President John Evans Atta Mills’ passing: Sustaining the gains of democracy

Today a dark shroud of sadness seems to have cascaded over the sub-Saharan nation of Ghana owing to a bright light in the person of H.E. Professor John Evans Fiifi Atta Mills, President of the Republic of Ghana being snuffed out today Tuesday 24 July 2012 (BBC, 2012). Condolences to all Ghanaians!

His presidency has been one of selfless leadership and lauded by World leaders like Barack Obama (Obama, 2012). Though leading a seemingly small nation, this year, President Mills was one of the few African leaders invited by President Barack Obama to the G8 summit. This gesture was no doubt a recognition of the strong leadership he has given this beacon of African democracy in a region fraught with conflicts and other anti-democratic forces.

He was set to run for elections late this year but his untimely death has thwarted this plan. Democracy in Africa is a priceless idea and not easy to cement at all. It takes a lot of guts and bravado to stand against the odds and put the interest of the people above all else. President Mills did not begin democracy in Ghana. He has his predecessors to thank for that. Nonetheless it is uncontested that he has sustained and advanced what he inherited.

At times like this when a nation not yet fully established on its feet with fully functioning institutions that uphold and run democracy experience such shocks, it has the tendency of leaving them in a very vulnerable state.

What’s more, shameless hyenas and vultures who prey on vulnerable democracies stand to “gain” from a disintegration of social order in a strategically positioned state like Ghana rich with resources like oil, Gold and Cocoa. These hyenas and vultures could be local and / or international actors and can manifest in and through a variety of avenues. They can manifest through opportunistic opposition parties, segments of disgruntled military, and other unenlightened members of society who live for self aggrandizement and place selfish individual agendas above the interests of the nation as a whole.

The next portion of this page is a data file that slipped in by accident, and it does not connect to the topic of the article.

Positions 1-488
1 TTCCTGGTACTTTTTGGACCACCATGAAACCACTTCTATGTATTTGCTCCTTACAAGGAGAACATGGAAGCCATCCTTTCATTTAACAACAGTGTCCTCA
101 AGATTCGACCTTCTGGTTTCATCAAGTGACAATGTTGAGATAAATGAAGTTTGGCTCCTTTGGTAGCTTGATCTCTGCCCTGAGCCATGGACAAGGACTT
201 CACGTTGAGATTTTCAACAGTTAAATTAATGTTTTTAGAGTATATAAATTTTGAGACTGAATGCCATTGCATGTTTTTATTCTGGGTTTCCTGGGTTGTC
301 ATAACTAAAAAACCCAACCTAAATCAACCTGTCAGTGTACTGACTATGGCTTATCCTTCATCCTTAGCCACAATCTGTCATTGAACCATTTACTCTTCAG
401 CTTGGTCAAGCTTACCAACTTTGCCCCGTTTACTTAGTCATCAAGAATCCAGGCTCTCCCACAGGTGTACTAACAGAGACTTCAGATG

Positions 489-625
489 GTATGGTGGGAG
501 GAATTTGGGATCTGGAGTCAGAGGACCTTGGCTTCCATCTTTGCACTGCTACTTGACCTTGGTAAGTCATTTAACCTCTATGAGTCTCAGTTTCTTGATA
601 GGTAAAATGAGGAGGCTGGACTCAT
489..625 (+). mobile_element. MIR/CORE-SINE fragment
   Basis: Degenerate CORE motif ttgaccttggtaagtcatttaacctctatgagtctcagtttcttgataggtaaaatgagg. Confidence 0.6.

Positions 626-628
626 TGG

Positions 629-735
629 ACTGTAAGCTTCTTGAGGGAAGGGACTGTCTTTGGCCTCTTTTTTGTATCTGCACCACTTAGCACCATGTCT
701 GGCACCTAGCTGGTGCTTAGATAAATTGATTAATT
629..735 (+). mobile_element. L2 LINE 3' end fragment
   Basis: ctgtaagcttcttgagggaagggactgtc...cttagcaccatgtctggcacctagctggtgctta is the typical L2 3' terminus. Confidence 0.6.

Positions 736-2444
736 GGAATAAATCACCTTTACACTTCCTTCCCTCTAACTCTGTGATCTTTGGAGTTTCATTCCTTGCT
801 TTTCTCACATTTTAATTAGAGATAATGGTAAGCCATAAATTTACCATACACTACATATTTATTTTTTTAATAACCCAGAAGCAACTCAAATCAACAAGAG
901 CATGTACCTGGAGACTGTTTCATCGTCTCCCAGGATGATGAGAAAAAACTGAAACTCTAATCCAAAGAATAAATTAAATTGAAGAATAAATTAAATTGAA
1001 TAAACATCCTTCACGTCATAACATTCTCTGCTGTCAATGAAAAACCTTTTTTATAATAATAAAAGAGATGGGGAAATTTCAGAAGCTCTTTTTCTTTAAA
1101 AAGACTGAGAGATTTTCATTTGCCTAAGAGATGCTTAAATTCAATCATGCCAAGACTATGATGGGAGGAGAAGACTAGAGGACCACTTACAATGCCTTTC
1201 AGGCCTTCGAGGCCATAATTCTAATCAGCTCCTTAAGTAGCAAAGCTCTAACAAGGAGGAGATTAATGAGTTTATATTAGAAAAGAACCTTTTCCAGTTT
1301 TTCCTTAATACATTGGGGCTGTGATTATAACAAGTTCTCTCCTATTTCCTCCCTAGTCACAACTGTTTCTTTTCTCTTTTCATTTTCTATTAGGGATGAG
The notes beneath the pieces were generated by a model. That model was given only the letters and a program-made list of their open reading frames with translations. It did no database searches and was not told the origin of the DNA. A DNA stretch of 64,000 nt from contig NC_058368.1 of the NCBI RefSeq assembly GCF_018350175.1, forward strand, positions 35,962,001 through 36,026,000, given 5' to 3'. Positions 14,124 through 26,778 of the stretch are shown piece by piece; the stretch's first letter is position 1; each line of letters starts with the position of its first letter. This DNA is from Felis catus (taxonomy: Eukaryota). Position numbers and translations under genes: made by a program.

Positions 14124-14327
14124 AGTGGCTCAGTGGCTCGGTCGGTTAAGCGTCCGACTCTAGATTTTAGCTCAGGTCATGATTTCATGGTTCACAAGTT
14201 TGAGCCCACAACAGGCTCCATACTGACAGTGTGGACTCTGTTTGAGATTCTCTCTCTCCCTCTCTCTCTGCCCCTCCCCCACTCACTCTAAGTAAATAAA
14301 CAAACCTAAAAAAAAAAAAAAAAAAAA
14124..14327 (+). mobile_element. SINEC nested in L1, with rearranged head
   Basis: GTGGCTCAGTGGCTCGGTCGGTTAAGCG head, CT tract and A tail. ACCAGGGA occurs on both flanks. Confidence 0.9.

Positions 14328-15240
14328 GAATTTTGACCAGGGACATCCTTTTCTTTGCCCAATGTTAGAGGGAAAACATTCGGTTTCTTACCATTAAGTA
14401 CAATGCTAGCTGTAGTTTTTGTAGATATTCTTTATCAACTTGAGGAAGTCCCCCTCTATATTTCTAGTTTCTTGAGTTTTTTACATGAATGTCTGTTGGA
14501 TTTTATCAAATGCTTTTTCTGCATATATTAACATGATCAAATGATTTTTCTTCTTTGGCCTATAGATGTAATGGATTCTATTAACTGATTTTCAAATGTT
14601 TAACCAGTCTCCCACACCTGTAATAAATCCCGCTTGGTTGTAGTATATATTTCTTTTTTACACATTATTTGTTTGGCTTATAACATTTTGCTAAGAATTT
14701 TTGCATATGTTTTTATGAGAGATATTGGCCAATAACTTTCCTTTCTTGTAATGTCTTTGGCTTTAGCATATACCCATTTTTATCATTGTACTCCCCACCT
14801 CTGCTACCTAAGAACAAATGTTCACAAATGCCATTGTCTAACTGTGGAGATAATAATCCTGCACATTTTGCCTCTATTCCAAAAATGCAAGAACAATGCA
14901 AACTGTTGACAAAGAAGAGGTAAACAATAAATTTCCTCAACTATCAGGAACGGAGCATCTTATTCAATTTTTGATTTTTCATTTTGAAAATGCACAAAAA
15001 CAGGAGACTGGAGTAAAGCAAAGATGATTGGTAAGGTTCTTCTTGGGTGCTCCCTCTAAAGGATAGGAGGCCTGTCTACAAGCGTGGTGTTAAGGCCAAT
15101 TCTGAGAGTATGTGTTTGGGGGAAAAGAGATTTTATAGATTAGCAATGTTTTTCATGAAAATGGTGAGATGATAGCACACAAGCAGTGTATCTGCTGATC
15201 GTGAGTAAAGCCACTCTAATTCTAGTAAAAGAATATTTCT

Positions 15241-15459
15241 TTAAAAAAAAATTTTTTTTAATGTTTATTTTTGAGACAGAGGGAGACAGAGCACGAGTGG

For local actors who sometimes are remote-controlled by external hyenas and vultures into withering the gains of democracy, it is this trait of greed and selfishness which forms a chink in their amour making them susceptible to manipulation. Whatever the case, be the hyenas and vultures solely within, without or a combination of both, it is my prayer as a Ghanaian that they  will be kept at bay and Ghana will emerge stronger, more stable, more democratic and prosperous out of this trying season.

The interest of blessed Ghana and her people must reign supreme in the psyche of all actors. If this mindset is adopted, then like the Phoenix rising out of the ashes, Ghana will soar as the Eagle braving the storm using the storm’s resistance as leverage to soar high as the famed black star of Africa.


BBC, 2012. Obituary: Ghana’s President John Atta Mills. [Online]
Available at:
[Accessed 24 July 2012].

Obama, B., 2012. White House. [Online]
Available at:
[Accessed 25 July 2012].